10. 10. 1st Jan Cosmo SkymedRadar satellite imageryUNSW / CRC Spatial Information(Record peak 16.05m 0600 31st Dec)
  11. 11. Cosmo Skymed 1st JanRadar satellite imageryoverlaid with aerial photography
  12. 12. Data acquisition program (week 1)Sun 2nd ~ Sat 8th January• Towns expected to peak at record levels included: – Fitzroy – Rockhampton (5th) – Condamine-Balonne – Surat (4th), St George (8th+), Dirranbandi & Hebel – Moonie – Thallon (tba) – Weir – Talwood (tba)• DNRM set about acquiring aerial photography over these towns to coincide with expected record flood peaks – Weather permitting!• Discovered that Rockhampton Council had arranged aerial photography for the city & surrounds as had Banana Shire• Discovered contractors had acquired Emerald (31st) on ‘spec’• Organised a tender from DNRM’s panel for the other 6 towns – Tendered and let same day (Tue 4th) – flying commenced on Wed 5th
  13. 13. Aerial Photography• Queensland’s flying season is not December & January! – Prefer clear, dry conditions (April – September)• Cloud is the major factor. Aircraft can get under cloud (down to 500m) but end up acquiring significantly more data at greater cost • Costs average between $80 - $150 per km2 • High resolution data is around 15cm but can be as low as 3cm pixels • ‘Fast Mosaic’ usually delivered in 2 days • Final imagery in 7 days+ • Not suited to Disaster Response due to the time lag in getting the data
  14. 14. Timely Delivery of Information Critical to have information in the first few minutes / hours for Response: ~ flash flood ~ wildfire ~ search & rescue ~ tsunami ~ infrastructure failure ~ terrorist attack
  15. 15. International Charter – Space & Major Disasters• Made aware of this International Agreement• First time used in Australia - Imagery is provided on a ‘best endeavours’ basis by operators (can’t task the satellites)• Commenced 4th Jan – Over 120 images / 12 satellite sensors Interesting more than useful – good research opportunities
  16. 16. Landsat54th JanuaryBurdekin River
  17. 17. GeoeyeOptical satellite6th JanuaryRockhampton
  18. 18. 7th JanAster SatelliteRockhampton
  19. 19. Landsat5 MosaicCondamine – Balonne River6th January DMCii Cubbie Station 14th January
  20. 20. Key maps are available for allimagery products collected byDNRM as well as those under theCharter (120+).Thumbnails (as above) & rawdigital data held by DNRM.
  21. 21. ‘After’ map usually available‘Before’ map prepared from within a week of flyingQueensland Aerial Imagery Library – fast mosaic within 2 days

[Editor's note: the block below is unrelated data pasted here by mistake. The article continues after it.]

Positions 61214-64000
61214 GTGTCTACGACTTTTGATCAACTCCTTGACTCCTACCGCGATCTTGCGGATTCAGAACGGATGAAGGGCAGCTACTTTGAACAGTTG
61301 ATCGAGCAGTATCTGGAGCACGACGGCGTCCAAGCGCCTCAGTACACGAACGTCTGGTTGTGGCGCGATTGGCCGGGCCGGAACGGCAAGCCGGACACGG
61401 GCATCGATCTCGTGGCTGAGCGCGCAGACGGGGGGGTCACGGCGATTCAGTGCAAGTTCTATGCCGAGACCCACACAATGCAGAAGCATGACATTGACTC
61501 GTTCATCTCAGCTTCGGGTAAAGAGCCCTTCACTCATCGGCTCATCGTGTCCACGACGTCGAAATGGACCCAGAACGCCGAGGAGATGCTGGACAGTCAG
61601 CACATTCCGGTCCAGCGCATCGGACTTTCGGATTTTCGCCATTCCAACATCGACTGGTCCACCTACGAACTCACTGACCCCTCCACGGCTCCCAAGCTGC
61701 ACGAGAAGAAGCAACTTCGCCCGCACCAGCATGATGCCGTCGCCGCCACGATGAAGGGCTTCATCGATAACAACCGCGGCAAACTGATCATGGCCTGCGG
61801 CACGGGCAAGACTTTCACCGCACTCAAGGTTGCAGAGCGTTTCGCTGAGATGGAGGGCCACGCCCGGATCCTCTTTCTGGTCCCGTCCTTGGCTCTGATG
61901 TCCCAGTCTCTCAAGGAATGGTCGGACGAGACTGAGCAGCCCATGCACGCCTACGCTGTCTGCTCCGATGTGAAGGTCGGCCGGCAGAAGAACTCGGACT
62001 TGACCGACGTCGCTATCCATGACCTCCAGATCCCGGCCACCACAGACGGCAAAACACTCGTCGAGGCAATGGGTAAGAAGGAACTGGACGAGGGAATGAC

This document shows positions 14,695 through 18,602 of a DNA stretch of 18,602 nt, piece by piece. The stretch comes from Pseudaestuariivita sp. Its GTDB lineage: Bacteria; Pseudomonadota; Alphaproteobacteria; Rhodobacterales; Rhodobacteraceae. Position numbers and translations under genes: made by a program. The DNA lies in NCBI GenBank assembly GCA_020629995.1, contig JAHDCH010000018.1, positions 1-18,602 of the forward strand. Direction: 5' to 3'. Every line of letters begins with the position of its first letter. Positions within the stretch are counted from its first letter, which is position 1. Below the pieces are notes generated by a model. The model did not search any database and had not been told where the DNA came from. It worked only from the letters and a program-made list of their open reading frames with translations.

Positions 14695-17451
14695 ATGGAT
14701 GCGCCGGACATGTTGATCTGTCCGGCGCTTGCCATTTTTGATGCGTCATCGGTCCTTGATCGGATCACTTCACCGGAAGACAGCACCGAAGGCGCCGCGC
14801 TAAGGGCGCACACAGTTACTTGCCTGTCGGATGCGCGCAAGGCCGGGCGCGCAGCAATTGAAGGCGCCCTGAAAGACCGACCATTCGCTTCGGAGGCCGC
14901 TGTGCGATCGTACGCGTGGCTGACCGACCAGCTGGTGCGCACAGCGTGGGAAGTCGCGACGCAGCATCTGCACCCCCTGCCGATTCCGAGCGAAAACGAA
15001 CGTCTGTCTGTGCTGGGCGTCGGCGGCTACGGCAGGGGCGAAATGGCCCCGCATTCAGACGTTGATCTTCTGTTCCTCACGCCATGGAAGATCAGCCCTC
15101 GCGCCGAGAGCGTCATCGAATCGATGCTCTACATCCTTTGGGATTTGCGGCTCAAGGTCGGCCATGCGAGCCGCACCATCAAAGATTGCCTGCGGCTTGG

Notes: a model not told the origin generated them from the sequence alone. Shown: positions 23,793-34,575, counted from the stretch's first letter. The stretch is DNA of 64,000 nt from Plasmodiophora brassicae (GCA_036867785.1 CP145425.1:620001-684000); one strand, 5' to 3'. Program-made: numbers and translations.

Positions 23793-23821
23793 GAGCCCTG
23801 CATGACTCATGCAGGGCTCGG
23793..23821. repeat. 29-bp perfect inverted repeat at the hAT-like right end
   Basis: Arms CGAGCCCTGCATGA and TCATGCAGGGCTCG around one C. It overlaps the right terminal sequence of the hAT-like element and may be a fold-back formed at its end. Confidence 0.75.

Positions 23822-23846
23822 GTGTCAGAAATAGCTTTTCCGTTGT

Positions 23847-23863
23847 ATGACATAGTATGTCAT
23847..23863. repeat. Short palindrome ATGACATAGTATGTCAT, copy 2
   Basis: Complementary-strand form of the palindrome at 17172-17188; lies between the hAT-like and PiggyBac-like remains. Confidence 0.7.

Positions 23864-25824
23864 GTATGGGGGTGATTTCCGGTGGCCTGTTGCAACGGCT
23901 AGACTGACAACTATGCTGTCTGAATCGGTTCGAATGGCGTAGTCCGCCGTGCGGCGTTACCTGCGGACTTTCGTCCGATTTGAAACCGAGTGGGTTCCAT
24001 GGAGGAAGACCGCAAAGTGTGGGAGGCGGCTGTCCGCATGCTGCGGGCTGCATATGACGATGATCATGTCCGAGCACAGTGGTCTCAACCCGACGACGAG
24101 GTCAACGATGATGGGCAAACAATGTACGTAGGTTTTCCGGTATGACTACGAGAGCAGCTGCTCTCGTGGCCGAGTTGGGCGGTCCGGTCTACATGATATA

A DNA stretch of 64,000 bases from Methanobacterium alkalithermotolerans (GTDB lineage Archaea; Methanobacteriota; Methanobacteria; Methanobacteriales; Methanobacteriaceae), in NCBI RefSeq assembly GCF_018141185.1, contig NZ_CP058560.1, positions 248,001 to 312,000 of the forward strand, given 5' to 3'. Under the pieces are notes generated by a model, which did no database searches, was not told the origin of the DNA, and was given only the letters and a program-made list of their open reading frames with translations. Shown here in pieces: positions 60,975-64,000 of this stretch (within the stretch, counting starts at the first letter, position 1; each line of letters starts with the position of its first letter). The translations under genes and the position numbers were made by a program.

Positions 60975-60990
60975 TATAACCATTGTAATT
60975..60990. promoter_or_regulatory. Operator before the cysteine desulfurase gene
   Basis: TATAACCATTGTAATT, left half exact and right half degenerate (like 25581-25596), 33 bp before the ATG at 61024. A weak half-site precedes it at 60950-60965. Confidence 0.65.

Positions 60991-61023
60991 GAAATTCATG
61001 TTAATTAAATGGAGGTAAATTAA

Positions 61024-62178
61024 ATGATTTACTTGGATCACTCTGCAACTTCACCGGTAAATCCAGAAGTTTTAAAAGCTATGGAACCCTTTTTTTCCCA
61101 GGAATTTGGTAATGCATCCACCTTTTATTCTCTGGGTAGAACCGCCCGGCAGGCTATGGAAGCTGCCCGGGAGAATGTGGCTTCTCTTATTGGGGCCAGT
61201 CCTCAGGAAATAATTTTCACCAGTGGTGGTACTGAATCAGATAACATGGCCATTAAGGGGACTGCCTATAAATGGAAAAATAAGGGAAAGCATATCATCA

22. 22. …Flash floods – Toowoomba & Lockyer Valley (Mon 10 Jan)
  23. 23. Toowoomba & Lockyer Valley flash floods (Mon 10th Jan) • Provision of DEM and aerial photography services (before & after) - inquests • Engaged ADF for aerial photography support (1 Topo Sq) • Photo-mosaic base mapping – multiple local governments
  24. 24. Post flood Pre flood
  25. 25. Post flood Pre flood
  26. 26. Ipswich & Brisbane flood (12th & 13th Jan)• Two day’s advance notice• Expected to be less than 1974• Demand for historic flood mapping data (from 1974)• DEM and contour information• Aerial photography acquisition 1975• Flood line mapping – Record of the eventHistoric water levels in Lake Wivenhoe (seqwater)
  27. 27. Brisbane River• Peaked at 4.46m at 3:30am on Thursday 13th January 2011 (5.45m in 1974)• Flow of 9,400 cumecs (cubic metres per second) at the City Gauge
  28. 28. Flood Line Mapping • Was completed for Brisbane & Ipswich • 2D photo- interpretation • Imagery acquired 13th & 14th Jan Debris lines • Aided by Lidar & 0.25m contours • Important record of actual water line – not a modelled level from gauge readings or discrete observations
  29. 29. Preliminary FloodFlood Extent – Brisbane CBD Preliminary Line Line Extent – Newfarm Fairfield
  30. 30. BCC line DNRM line
  31. 31. DNRM line BCC lineAmended line?
  32. 32. BCC line DNRM lineAmended line?
  33. 33. Brisbane & Ipswich – 2011 flood extents
  34. 34. Tropical Cyclone YasiCrossed the coast near Mission Beach at approx 12:30am on 3 Feb, 2011 (BoM)
  35. 35. LegendBoM TC Yasi Very Destructive Winds (Greater than 165 km/hr)BoM TC Yasi Destructive Winds (125-164 km/hr)BoM TC Yasi Gale Force Winds (90-125 km/hr) CairnsTC Larry Intense Damage areaTC Larry Outer Damage area Almaden TC Larry Track Innisfail Mission Beach Gerogeto wn Cardwell Ingham Greenvale Townsville TC Larry TC Yasi • 20-21 Mar 2006 • 2-4 Feb 2011 • Category 4 • Category 5 • 945 hPa • 930 hPa • Gusts up to 240 km/hr • Gusts up to 290 km/hr